The Spheres Plant Press
Read about the latest horticultural happenings at The Spheres on our plant blog. Stay tuned for news on plant blooms, information about our favorite plants, and stories about our community partnerships
Gone are the days of a stuffy, strict corporate landscape – Amazon’s urban arboretum fits right into the neighborhood
The horticulture staff worked with many botanical gardens and universities across the globe to curate The Spheres' plant collection.
Plant of the week
July 26, 2018: Alpinia rugosa is native to China and a member of the ginger family. It grows from an underground stem called a rhizome and can reach 6 feet tall. The species name rugosa refers to the wavy leaves
July 17, 2018: This Macleania species is a tropical member of the blueberry family Ericaceae, and can be found growing epiphytically as seen in this photo. The tubular flowers are vibrant shades of red, orange, pink, and white and attract hummingbirds as pollinators. The flowers form edible fruits that are lightly sweet and full of antioxidants.
June 12, 2018: Begonia boliviensis is native to the Andean cloud forests of Bolivia and Argentina where it grows from an underground tuber on rocky cliffs after a short dormancy period. It produces hundreds of bright orange pendulous flowers in late spring and early summer
June 1, 2018: Passiflora antioquiensis is native to Colombia and is also known as the "red banana passion fruit" because of the elongated fruit it produces which ripens to a yellow color. Its red flower, as seen here, hangs from vines up to two feet in length and lasts up to four days.
Photo by Martina Machackova
May 25, 2018: is specimen is one of 23 recognized species in Heliamphora genus. Related to North American pitcher plants, these carnivorous plants can be found at high elevations of the South American Tepuis, or table-top mountains.
Photo by Martina Machackova
May 18, 2018: The beauty of nature! The elephant foot yam is grown as a food crop in parts of Africa and Asia. It is a member of the corpse flower family. You may be familiar with its cousin the Titan Arum. To attract its carrion-loving pollinators, this plant produces heat and gives off the smell of decaying meat. The flower is in bloom for only about five days.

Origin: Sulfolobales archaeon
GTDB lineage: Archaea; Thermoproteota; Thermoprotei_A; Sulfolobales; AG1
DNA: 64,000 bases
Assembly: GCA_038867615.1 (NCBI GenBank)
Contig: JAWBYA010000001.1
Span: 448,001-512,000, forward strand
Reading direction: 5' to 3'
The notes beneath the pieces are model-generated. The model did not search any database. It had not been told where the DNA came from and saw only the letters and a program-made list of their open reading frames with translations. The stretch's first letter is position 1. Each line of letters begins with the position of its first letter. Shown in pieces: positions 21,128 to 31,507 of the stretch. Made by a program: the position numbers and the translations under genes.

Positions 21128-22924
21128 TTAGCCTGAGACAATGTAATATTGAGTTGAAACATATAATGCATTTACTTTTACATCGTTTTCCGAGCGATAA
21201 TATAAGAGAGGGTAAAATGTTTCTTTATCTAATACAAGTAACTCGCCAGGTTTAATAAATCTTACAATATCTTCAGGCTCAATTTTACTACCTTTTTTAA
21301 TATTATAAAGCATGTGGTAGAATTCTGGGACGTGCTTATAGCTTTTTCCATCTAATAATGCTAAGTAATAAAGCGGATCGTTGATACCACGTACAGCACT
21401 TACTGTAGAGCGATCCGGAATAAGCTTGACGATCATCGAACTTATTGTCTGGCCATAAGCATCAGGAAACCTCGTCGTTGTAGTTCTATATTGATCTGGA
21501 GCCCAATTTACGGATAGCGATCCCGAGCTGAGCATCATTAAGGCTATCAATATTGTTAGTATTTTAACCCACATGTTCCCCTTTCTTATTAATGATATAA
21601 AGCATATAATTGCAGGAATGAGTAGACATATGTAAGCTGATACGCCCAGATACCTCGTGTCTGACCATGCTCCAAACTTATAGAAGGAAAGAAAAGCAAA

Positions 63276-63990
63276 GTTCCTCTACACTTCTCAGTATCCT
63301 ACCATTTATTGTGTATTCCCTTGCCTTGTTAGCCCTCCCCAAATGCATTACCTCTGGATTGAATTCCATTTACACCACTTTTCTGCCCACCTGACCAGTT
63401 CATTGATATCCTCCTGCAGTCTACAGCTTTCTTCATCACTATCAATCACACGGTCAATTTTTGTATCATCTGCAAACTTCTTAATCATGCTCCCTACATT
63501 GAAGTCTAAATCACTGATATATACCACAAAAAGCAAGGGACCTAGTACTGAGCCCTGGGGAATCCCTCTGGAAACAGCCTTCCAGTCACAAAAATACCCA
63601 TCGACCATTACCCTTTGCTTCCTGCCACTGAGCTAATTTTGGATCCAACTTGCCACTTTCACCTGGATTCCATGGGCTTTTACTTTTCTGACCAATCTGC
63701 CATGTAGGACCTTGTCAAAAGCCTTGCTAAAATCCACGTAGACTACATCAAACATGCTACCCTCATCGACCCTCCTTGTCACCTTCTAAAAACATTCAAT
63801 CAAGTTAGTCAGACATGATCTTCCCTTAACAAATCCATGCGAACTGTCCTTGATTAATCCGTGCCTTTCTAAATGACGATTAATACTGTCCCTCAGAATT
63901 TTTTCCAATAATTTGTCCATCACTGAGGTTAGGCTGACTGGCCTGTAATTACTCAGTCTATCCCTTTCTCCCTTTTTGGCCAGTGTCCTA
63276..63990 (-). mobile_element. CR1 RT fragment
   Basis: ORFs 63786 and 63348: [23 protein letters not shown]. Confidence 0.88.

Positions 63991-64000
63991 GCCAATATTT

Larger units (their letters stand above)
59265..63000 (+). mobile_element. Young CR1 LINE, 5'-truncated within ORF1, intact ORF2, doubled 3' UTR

May 7, 2018: Tacca chantrieri, also known as the bat flower, is most notable for its large, black flowers, which can be up to 12 inches across. They have a wide native distribution across Southeast Asia where they thrive in the shade of the understory.
May 3, 2018: Anguloa ruckeri is a type of tulip orchid native to Venezuela. It gives off a spicy fragrance that attracts male Euglossine bees. These bees collect the fragrance from the flowers and store it in their hind legs in order to attract a mate. The orchid is pollinated during the collection process.
April 24, 2018: Vanilla planifolia, a vining orchid native to Mexico and Central America, is the primary source of vanilla flavoring. The individual flowers bloom for only about a day.
April 18, 2018: Rhododendron taxifolium is native to a single mountaintop on the island of Luzon in the Philippines. It is believed to be extinct in the wild. This specimen came to The Spheres from the Rhododendron Species Garden in Federal Way, WA.
April 9, 2018: Guzmania conifera is a beautiful bromeliad native to Ecuador and Peru. The flower typically begins to bloom in early spring and lasts for several months. You may have come across this plant's cousin - the pineapple. This specimen is a tissue cultured plant from the Atlanta Botanical Garden. It is one of the first plants our collection.